Miscarriage. Miscarriage, which ends as many as 20 percent of pregnancies, is the loss of the fetus from natural causes before 20 weeks. The causes vary and often are unknown. The chances of miscarriage can range from 10 percent to 25 percent, making it very common. Generally it cannot be prevented. If you experience the following symptoms, call your doctor right away:
- Mild to severe back pain
- White-pink mucus
- Contractions (which are often painful and happen every five to 20 minutes)
- Brown or bright red bleeding (with or without cramps)
- Tissue with clot-like material passing from the vagina
Vaginal spotting may not indicate a miscarriage, but to be sure, call your doctor if you are experiencing any bleeding.
After a miscarriage, a physician needs to make sure the bleeding has stopped and prevent infection. If the body doesn't expel all the tissue from the uterus, a medical procedure may be necessary.
A miscarriage is often no one's fault, which can add confusion to this emotional and difficult time. If you've had a miscarriage and are coping with depression, talk to you doctor. He or she can put you in touch with women who've been through what you have, counselors or support groups.
Source: WomensHealth.gov, americanpregnancy.org
When to call your doctor. In addition to the conditions above, you should call your doctor if you experience any of the following symptoms:
- Bleeding or leaking fluid from the vagina
- Sudden or severe swelling in the face, hands or fingers
- Severe or long-lasting headaches
- Discomfort, pain or cramping in the lower abdomen
- Fever or chills
- Discomfort, pain or burning with urination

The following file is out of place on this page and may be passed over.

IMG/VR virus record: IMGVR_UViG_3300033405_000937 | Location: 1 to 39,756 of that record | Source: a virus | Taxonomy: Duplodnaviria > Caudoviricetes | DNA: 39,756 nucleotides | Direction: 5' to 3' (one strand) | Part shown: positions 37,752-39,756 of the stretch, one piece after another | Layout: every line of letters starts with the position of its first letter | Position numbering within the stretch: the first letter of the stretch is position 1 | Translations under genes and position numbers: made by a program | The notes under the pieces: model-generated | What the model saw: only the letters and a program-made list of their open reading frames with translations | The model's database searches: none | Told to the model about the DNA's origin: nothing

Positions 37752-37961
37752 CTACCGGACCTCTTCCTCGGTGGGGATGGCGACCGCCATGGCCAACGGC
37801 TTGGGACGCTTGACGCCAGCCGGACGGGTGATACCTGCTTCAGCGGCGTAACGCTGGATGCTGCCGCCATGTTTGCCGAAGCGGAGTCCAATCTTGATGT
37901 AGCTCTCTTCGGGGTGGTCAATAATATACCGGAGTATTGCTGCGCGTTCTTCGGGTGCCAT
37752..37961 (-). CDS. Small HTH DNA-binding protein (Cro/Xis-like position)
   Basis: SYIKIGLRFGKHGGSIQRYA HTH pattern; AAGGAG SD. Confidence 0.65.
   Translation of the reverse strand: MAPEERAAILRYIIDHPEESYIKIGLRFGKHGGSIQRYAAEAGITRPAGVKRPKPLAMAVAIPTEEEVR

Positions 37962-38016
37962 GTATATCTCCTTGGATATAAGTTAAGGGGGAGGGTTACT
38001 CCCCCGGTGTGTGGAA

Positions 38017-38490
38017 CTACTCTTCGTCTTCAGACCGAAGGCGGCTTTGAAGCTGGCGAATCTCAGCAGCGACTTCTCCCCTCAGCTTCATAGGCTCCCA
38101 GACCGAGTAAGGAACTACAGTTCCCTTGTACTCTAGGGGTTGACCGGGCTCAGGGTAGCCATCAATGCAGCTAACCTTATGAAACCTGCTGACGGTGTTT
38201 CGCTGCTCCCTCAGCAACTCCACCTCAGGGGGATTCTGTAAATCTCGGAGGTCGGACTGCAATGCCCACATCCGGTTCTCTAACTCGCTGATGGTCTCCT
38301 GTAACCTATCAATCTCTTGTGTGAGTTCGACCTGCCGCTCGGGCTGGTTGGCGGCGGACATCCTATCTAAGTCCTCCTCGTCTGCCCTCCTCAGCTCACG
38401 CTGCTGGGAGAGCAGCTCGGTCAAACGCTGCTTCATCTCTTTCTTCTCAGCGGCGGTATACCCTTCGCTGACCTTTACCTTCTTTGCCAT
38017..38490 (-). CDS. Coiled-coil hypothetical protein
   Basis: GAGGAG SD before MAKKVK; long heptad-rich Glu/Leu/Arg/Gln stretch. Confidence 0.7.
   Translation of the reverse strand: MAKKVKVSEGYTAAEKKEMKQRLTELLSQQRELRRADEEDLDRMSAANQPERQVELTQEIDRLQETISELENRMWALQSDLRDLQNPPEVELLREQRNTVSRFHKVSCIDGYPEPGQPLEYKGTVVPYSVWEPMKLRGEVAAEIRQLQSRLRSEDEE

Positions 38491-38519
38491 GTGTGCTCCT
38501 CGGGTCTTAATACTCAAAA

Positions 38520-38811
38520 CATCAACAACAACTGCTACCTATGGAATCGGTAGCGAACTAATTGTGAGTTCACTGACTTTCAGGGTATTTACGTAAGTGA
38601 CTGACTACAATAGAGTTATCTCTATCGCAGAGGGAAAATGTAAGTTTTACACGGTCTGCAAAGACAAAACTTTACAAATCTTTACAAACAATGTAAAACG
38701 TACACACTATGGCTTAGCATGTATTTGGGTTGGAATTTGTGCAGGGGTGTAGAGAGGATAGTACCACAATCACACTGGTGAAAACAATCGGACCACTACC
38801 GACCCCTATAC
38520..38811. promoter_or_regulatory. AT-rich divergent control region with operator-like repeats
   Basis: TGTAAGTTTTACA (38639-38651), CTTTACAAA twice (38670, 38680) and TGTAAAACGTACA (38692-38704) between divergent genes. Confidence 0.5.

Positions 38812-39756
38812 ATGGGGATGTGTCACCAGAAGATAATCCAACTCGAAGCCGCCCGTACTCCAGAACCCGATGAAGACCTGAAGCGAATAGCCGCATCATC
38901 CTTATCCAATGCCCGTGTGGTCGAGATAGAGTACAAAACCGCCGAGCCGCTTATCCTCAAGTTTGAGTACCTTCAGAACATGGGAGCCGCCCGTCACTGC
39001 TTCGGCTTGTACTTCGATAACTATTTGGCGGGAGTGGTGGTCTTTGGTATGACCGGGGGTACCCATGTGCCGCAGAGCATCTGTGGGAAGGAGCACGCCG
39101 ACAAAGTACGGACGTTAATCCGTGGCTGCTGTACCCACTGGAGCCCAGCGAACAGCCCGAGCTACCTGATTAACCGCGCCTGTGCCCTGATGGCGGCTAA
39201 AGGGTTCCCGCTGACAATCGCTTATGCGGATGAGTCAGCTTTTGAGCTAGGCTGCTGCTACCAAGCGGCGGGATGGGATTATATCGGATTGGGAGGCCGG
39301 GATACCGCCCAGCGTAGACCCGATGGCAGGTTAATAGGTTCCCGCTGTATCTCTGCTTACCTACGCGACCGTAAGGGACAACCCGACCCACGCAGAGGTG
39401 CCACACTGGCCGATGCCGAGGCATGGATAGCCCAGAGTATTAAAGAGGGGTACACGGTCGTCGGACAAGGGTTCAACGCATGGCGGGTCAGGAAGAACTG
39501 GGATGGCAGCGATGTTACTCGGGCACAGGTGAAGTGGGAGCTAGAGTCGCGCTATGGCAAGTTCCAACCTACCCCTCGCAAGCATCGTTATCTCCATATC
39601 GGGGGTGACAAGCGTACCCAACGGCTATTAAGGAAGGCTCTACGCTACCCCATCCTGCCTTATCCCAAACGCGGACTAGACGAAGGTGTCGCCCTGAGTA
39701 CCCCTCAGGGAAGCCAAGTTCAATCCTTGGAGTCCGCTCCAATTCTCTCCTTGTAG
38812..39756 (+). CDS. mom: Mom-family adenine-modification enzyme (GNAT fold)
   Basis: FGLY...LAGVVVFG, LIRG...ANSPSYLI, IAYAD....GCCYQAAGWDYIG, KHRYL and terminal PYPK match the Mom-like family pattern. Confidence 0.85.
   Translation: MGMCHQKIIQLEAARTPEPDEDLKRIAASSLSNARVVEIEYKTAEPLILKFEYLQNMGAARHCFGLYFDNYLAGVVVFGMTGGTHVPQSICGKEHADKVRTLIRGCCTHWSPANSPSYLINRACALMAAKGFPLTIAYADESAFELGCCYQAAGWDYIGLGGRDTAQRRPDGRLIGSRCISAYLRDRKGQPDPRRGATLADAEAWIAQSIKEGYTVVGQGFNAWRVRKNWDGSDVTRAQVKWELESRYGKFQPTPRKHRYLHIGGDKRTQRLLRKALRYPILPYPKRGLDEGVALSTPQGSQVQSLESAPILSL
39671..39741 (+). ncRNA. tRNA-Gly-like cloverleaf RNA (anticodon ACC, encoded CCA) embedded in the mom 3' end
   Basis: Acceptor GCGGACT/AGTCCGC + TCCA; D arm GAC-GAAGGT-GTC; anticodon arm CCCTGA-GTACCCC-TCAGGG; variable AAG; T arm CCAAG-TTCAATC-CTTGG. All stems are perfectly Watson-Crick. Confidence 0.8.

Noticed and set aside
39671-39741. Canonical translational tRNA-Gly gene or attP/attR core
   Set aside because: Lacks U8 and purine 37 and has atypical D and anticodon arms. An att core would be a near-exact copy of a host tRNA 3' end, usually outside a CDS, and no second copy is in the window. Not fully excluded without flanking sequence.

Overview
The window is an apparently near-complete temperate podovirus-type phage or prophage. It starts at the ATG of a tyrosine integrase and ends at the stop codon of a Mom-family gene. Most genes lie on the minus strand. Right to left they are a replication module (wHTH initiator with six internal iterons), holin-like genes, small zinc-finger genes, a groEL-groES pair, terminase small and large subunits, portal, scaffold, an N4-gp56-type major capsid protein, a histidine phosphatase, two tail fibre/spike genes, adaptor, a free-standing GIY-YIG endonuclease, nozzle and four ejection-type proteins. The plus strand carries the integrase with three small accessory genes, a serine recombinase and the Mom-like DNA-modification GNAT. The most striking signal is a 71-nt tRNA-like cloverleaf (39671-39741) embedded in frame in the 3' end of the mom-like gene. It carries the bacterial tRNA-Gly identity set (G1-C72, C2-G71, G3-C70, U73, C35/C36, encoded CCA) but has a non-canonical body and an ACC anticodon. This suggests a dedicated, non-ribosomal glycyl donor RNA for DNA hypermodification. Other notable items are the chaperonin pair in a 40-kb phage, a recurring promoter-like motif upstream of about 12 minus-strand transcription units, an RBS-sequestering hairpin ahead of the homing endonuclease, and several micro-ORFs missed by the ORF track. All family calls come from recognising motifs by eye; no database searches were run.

- Problems seeing or blurred vision
- Persistent vomiting with the inability to keep down fluids
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Women who have diabetes before they get pregnant need to work with their physicians to monitor glucose levels and control the disease. But women who've never had diabetes can develop gestational diabetes, which means they have high blood sugar (glucose) levels during pregnancy. This condition affects about 4 percent of all pregnant women, according to the American Diabetes Association.
For these women, hormones from the placenta may block the insulin in their bodies. If your body cannot make and use the insulin it needs for pregnancy, glucose cannot leave the blood and be used as energy.
Gestational diabetes typically affects the mother late in the pregnancy. Poorly controlled or untreated gestational diabetes can harm the baby. Extra blood glucose can go through the placenta, giving the baby high blood glucose levels. Because the baby is getting more energy than he or she needs, that extra energy is stored as fat. The baby may have an increased risk for obesity and for type 2 diabetes later in life. A mother who experiences gestational diabetes also is at increased risk for developing type 2 diabetes after her pregnancy. Controlling blood sugar levels can also reduce the risk of birth defects.
Treatment, which includes diet modification and physical activity, is designed to keep blood glucose levels equal to those of pregnant women who don't have gestational diabetes. Treatment also may include daily blood glucose testing and insulin injections.